There is an epidemic of lost leaders. So many people feel stuck, unsure of the next step. Unsatisfied in their current role, unsure about how their work connects to what they really want to be doing with their life; unable to effect change, not sure where to take their company next or how to navigate a significant setback. Now, these lost leaders may not seem lost as we’re good at the old adage “fake it till we make it.” But really, we’re often just going through the motions, not fully committed, and not using our talents to their fullest potential. It’s easy to get used to this life and take an attitude of just dealing with it. The problem is, this hurts you and your company.

The powerful antidote to cure our aimless efforts, is so simple we often overlook it; a clear, unified and prioritized team. In my career, I’ve been both lost, stuck, and looking for direction, as well as participating on a team with a shared mission to get the RIGHT things done together. Sometimes both in the same place. Because I’ve experienced the difference, it’s my personal mission to help fight this epidemic. Specifically, to give leaders and their teams a breath of fresh air with resources, tools and a process to pursue health; a compass for creating meaningful work together.

How do you know if you’re lost?

Over the next few months I’ll be diving into each of these subjects more fully but here is a quick set of diagnostics to assess whether or not you’re lost.

You’re lost if where you’re leading is in conflict with what you believe. If your deepest held convictions are not in concert with where your or your company are headed then you’re on an unsustainable track.

You’re lost if you can’t answer the question of why your company exists. Going through the motions will only get you so far, true longevity is built by understanding the why behind what you’re doing.

You’re lost if you are suffering from a clarity crisis. Meaning, you don’t have a clear vision of the future and what’s next for the company or how you personally fit into the vision.

You’re lost if your leadership team is operating off of different agendas. The CFO is headed one way while the marketing team another because they don’t have shared priorities.

You’re lost if confusion is costing your company forward progress. When confusion reigns within a company’s strategy, real time and money are wasted rendering you not as effective as you could be.

You’re lost if your resources do not align with your plan. Whether it is a lack of financial resources or an abundance of human resources, they must be aligned with the plan to ensure success.

I’m excited to share much more on these subjects with the aim of helping others find their way forward, personally and organizationally. As you dive into your own personal clarity journey, check out the book, “The Advantage” by Patrick Lencioni. It’s an incredible look at how creating clarity gives you the upper hand in any organization. I’ve also written on how clarity and staff morale are interconnected.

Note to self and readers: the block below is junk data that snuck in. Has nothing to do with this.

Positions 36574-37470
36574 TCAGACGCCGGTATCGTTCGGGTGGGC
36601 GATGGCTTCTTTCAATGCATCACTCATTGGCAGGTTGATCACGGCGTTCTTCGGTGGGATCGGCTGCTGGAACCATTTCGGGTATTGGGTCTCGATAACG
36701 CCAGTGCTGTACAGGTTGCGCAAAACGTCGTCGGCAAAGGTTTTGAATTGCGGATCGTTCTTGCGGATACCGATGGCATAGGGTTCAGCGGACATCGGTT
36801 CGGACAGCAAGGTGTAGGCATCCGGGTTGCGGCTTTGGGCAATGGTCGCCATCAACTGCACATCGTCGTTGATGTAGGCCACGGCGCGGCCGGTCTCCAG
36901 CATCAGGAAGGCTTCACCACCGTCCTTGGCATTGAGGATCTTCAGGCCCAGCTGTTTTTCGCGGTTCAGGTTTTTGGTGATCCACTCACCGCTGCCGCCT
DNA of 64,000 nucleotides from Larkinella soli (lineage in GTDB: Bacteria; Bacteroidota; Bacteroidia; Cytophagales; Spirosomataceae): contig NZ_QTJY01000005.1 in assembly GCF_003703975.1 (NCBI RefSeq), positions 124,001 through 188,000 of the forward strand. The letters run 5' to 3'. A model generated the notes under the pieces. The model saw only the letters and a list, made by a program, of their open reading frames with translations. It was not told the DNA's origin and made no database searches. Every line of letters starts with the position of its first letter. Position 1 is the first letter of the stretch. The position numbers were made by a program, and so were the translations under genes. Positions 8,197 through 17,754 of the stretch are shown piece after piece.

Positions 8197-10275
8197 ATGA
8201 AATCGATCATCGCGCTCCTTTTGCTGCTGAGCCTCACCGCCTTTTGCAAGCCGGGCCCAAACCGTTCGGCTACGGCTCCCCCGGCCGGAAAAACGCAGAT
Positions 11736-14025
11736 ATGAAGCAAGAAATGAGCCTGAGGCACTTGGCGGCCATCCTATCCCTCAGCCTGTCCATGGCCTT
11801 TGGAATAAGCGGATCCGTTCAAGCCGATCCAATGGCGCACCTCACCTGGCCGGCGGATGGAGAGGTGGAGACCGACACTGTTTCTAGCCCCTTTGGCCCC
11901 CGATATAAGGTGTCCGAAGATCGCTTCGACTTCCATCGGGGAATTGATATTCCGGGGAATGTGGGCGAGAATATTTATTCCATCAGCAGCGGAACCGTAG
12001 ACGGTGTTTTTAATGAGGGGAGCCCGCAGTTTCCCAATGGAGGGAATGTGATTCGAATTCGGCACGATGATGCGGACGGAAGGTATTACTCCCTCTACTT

When we’re able to connect the depth of who we are as a person with the activities and actions of our work, we reach a sweet place of alignment. That’s my hope for us all.

 

BIG NEWS on the Munson front. Friday was my last official day at Storyville Coffee. I love the place to death and am so proud of what we’ve built over the last few years. The people of Storyville represent one of the finest collections of human beings I’ve ever seen. I will greatly miss working alongside them every day but am hopelessly addicted to the coffee, so if you’re ever looking for me, start there!

Journey

A New Chapter Starts Today

I like challenges. When someone says, “you’re crazy” or “that’s impossible”, something inside me perks up. Every role I’ve had in the last 16 years has posed its own opportunities and challenges. I’ve had many exhausting days and many triumphant days. I’ve enjoyed some success and tried to learn from the failures. My plan is to take this experience and build a leadership consulting company to help leaders and their organizations thrive. There is an epidemic of lost leaders and organizations, my mission is to help.

When people ask how long I’ve been thinking of this, my usual answer is, “Since I was 12, when I dreamt about building a teleporter to take me home back up the hill from my best friends house.” Starting something new is never easy. It’s a risk but as with most dreams in life they require taking that first step and diving in.

What If It Doesn’t Work?

I hear regularly “what if it doesn’t work?” or “what if you fail?” Failure is a real possibility, and I don’t take that lightly, especially with the responsibility to feed four children. However, I can’t move on without trying and am so excited to jump in, and trust the process. I’ve slowly worked my salary back to nothing which is where this ride begins so I better get going.

In the coming weeks I’ll be writing a lot on the subjects of helping leaders and organizations find clarity, get unstuck and maximize their potential. In the meantime if I can help you with anything, please don’t hesitate to reach out.

 Thank you for sharing in this journey with me.

 

Yesterday I wrote about defining success and today I want to focus on how to build on it.

Have you tasted it? That feeling that comes with victory. That sense of accomplishment. The satisfaction of a job well done. What happens when success comes your way? Do you enjoy it? Do you take it easy? Do you fear you’ve peaked? In my experience, there are two roads we head down after experiencing success; we either presume upon it or we learn from it.